Is your face special?“Face recognition is highly heritable and weakly related to *g* so it probably has its own module, or a favoured set of circuits which only partly taps into the central processor power of general intelligence. So, not only is your face is special. but your specialised ability to recognise faces is even more special.” – from dr. james thompson.

Are flu shots effective? Your genetics determine how the immune system responds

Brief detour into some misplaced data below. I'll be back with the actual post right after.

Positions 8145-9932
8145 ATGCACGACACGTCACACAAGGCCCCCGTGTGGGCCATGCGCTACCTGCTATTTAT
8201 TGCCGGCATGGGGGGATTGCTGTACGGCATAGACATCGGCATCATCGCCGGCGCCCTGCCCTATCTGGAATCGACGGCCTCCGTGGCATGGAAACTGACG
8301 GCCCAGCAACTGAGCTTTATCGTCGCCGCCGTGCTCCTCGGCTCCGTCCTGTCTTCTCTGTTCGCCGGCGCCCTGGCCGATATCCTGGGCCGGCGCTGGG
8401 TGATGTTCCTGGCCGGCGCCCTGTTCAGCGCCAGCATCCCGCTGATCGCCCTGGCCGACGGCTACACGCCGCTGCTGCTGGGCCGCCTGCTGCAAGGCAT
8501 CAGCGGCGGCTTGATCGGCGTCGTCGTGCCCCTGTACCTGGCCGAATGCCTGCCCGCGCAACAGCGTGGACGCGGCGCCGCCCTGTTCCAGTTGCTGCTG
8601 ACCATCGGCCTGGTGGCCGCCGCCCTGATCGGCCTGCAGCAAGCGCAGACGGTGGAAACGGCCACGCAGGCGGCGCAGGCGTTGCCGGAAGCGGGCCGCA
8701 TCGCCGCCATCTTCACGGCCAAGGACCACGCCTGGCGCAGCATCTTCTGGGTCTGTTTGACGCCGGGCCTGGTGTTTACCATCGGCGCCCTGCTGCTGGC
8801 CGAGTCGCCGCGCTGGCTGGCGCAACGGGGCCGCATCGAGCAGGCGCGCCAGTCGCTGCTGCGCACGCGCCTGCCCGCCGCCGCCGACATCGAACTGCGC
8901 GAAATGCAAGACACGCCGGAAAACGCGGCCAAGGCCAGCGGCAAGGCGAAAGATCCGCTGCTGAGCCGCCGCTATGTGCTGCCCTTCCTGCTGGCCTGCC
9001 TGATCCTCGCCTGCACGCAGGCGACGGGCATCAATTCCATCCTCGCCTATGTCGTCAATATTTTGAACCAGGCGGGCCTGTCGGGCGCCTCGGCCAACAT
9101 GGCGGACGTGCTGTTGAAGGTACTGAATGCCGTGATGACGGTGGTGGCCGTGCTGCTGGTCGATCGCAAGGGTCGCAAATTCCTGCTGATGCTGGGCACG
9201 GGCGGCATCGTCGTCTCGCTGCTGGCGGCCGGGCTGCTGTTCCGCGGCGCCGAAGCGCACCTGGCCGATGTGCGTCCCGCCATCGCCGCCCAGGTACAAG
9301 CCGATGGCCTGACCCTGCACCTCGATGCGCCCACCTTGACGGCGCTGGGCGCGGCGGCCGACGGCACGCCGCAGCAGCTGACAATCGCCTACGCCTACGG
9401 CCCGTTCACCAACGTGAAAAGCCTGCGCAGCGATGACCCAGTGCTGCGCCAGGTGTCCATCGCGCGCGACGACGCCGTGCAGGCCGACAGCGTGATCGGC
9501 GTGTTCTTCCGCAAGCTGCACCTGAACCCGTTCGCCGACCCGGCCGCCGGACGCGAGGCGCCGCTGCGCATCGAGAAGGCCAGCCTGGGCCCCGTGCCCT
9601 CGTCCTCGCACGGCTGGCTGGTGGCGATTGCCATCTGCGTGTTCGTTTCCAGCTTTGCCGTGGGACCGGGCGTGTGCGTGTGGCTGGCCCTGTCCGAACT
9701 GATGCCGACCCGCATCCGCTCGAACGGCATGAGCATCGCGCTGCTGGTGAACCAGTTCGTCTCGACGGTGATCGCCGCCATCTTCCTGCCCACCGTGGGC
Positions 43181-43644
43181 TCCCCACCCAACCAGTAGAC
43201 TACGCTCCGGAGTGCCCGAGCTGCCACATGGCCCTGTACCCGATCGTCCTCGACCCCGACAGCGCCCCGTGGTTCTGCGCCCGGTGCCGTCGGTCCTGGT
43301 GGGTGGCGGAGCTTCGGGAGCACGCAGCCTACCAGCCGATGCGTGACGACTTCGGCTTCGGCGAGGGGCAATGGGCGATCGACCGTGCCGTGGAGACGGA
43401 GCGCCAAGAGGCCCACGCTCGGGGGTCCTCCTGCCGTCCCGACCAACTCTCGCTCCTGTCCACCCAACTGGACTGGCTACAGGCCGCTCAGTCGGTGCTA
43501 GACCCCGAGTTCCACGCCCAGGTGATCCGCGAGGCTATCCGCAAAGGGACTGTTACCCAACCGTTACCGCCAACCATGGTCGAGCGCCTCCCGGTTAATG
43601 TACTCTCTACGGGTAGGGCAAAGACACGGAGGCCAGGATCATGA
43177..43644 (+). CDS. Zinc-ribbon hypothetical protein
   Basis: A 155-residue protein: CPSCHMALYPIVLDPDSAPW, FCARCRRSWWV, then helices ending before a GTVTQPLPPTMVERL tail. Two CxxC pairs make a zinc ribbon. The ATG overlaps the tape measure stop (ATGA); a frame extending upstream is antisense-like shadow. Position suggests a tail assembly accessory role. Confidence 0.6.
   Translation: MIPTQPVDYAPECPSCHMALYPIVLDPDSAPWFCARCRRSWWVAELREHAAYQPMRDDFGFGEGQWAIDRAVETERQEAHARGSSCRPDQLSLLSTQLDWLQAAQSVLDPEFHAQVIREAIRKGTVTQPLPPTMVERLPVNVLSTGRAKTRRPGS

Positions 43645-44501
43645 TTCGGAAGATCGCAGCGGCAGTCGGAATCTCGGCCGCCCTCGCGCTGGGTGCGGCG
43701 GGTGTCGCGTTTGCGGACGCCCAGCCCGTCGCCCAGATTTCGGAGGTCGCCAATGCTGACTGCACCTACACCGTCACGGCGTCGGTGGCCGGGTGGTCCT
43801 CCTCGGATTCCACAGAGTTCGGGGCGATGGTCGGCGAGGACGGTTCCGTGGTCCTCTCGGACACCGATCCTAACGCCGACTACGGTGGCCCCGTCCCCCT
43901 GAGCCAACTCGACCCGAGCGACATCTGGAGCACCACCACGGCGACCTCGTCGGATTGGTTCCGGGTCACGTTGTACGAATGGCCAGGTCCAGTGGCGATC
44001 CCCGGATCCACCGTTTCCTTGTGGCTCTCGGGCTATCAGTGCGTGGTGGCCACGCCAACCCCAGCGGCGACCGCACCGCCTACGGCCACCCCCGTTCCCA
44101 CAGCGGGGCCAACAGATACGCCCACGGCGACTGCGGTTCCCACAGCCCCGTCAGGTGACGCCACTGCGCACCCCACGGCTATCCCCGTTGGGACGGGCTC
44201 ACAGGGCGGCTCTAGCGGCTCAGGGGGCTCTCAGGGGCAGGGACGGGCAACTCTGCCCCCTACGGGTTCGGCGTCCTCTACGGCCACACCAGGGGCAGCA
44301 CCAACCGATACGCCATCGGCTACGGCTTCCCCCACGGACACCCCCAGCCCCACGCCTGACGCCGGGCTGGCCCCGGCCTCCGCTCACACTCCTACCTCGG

Environment, more than genetics, shapes immune system“Everyone’s immune system is slightly different—a unique mixture of hundreds of these cells and proteins. But the main driver of this variation is unclear. Although scientists know that our immune system can adapt to our environment—that’s why vaccines work, for instance—it is also built by our genes…. After recruiting 210 identical and fraternal twins between 8 and 82 years old, Davis and colleagues took blood samples and measured more than 200 parameters of their immune systems. For example, they measured the numbers of 95 kinds of immune cells and 51 kinds of proteins. Today, the researchers report online in Cell that identical twins’ immune systems were too different for the variation to boil down to genetics. Indeed, environment overshadowed inheritance in three-quarters of the measurements, and half showed no measurable genetic influence. Moreover, younger twins were more similar than were older twins, evidence that as the twins aged and were exposed to different environments, their immune systems diverged over time.”